Friday, October 19, 2018

The scariest scenes in horror films -- take 2

Editor's note: This month, in honor of Halloween, Plan9Crunch bloggers Steve D. Stones and Doug Gibson will share what they both see as the five scariest minutes in film. First was Doug's five creepy moments, and here are Steve's.
1). Night of The Living Dead (1968) – After witnessing her brother being attacked by a zombie in a Pennsylvania graveyard, Barbara (Judith O’Dea) runs to a nearby farmhouse to hide. She walks up stairs with a horrified look on her face and a kitchen knife in hand. The shadows of the banister cast across her face as the camera quickly zooms in closely to reveal a rotting corpse lying on the floor at the top of the stairs.

2). Poltergeist (1982). – A paranormal researcher investigating reports of ghosts in the suburban home of a young family goes to the kitchen to find something to eat.  He places a raw piece of meat from the refrigerator on the kitchen counter while eating a chicken leg. The meat suddenly starts to crawl slowly across the counter and the piece of chicken in his mouth spits out maggots. He runs to the bathroom to look at himself in the mirror. While looking in the mirror, he starts to pull the flesh off his face as chunks fall into the sink and blood drips everywhere.

3). The Texas Chainsaw Massacre (1974) – After being terrorized by an inbred family of cannibals, including Leatherface – a chainsaw carrying psycho wearing a human skin mask, Sally (Marilyn Burns) is gagged and bound to a chair made of human arms. The grandpa of the family drinks Sally’s blood and attempts to knock her out with a hammer, but is too weak. This scene is so grueling that the sweat pouring from the faces of the actors involved heightens the uncomfortable, uneasy feeling the viewer experiences while the scene unfolds.  Sally eventually gets free and jumps out the window as Leatherface chases her once again down with a chainsaw – the most famous scene of the film.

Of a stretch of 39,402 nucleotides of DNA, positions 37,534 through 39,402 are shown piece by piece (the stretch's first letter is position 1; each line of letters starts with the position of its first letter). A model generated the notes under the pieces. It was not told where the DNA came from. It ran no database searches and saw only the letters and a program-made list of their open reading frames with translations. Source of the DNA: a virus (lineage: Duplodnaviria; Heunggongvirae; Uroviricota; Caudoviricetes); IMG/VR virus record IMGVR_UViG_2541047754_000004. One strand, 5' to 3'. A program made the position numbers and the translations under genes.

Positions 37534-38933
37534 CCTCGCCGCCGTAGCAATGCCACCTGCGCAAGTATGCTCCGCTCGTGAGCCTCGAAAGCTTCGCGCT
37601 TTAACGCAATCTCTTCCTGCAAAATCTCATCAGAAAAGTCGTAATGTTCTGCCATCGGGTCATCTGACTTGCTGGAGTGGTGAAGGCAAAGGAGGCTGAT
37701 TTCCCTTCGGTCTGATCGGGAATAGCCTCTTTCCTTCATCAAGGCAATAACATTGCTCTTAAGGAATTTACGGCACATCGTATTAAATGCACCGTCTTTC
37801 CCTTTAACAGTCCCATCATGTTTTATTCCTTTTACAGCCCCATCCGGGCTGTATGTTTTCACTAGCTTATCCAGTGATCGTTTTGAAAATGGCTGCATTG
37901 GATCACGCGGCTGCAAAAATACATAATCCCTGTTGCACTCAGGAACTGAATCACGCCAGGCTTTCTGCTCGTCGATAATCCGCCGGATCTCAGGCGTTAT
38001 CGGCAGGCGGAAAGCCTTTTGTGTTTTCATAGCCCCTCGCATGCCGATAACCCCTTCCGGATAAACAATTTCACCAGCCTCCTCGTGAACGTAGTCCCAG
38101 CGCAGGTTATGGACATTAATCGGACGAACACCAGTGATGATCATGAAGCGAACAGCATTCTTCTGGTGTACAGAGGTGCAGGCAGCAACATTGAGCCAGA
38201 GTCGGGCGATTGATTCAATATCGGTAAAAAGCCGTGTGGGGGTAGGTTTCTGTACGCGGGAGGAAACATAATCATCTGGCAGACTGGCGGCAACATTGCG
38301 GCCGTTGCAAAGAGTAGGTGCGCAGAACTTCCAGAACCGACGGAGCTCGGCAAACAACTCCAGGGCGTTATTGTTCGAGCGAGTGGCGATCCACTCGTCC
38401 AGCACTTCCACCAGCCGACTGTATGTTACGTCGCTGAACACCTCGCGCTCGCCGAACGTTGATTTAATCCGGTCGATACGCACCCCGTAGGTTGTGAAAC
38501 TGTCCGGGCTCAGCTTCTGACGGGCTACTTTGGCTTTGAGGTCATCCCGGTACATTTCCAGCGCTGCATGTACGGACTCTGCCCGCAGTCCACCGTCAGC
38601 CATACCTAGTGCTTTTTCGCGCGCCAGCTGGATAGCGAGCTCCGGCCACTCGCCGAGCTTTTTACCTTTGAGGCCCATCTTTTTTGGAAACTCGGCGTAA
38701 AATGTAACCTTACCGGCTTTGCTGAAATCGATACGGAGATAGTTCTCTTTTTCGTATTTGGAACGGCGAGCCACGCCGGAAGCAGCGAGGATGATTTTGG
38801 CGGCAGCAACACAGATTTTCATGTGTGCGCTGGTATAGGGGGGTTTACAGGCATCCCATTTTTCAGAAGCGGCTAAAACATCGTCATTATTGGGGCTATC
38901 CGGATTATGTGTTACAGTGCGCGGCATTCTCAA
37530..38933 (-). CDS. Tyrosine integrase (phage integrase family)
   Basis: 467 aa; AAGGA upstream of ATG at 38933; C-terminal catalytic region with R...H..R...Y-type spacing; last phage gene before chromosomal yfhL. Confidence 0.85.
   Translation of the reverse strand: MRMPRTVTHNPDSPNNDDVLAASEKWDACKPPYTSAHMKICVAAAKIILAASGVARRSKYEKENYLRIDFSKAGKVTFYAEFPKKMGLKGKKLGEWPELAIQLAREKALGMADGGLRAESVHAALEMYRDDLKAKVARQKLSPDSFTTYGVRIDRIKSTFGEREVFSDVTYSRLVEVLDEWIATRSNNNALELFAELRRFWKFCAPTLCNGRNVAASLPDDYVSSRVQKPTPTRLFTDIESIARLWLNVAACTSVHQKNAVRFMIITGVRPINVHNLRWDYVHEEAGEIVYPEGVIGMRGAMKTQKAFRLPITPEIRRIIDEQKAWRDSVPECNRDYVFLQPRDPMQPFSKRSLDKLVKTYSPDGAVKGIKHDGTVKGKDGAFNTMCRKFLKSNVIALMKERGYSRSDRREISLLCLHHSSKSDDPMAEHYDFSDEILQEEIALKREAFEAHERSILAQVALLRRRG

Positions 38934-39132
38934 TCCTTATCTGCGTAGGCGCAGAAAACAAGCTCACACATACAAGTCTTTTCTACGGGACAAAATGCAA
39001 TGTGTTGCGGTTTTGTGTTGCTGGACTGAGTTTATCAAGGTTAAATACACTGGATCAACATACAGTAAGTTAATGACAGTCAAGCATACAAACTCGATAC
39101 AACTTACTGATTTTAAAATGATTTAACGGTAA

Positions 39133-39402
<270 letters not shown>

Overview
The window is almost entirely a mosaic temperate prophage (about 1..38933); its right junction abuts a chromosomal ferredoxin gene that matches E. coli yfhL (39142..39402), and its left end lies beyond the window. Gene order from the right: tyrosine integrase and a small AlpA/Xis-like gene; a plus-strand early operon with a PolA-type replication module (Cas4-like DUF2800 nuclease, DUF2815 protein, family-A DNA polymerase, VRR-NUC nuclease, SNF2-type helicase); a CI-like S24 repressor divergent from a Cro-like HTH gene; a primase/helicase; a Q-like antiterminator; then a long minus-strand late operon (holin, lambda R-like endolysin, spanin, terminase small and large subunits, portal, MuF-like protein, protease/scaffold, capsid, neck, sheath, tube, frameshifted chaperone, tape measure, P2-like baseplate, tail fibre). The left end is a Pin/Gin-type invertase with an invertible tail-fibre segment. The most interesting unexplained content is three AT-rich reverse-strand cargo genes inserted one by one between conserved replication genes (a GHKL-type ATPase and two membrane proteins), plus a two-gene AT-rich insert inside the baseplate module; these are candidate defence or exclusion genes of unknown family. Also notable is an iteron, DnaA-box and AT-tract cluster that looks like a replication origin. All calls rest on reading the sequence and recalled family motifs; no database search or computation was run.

4). Nosferatu (1922) – In this German Expressionist masterpiece of the silent era, Hutter – a real estate agent, is trapped inside the castle of Count Orlock. Hutter discovers the crypt where Orlock sleeps at night. Peeking through the crack of a stone coffin lid, Hutter can see the count lying in the coffin. He quickly pushes the stone lid off the coffin as the count stares directly at the camera in a frozen glance. This scene will chill your blood.

5). Jaws (1975) – Police chief Brody (Roy Scheider), a marine biologist (Richard Dreyfuss) and Captain Quint (Robert Shaw) are onboard a boat called the Orca to hunt down a giant shark terrorizing the sunbathers and swimmers of the ocean town of Amity. Brody leans over the boat to throw a “chum line” of fish guts into the water to attract the shark.  A giant shark raises its head from the water as Brody throws the line into the water. He immediately stands upright and walks backward with a cigarette dangling from the corner of his mouth and quietly says the most famous line in the film to Captain Quint – “You’re gonna need a bigger boat!”

Happy Halloween!

Steve D. Stones

Saturday, October 13, 2018

The scariest scenes in horror films, take one

By Doug Gibson

The late-great Alfred Hitchcock was fond of saying, “People pay money to be scared.” In honor of this Halloween season I offer my take on the five scariest scenes in film history. If you want more commentary on scary movies scenes, read my blog colleague Steve D. Stones, art professor at Weber State University, offer his five most chilling scenes here.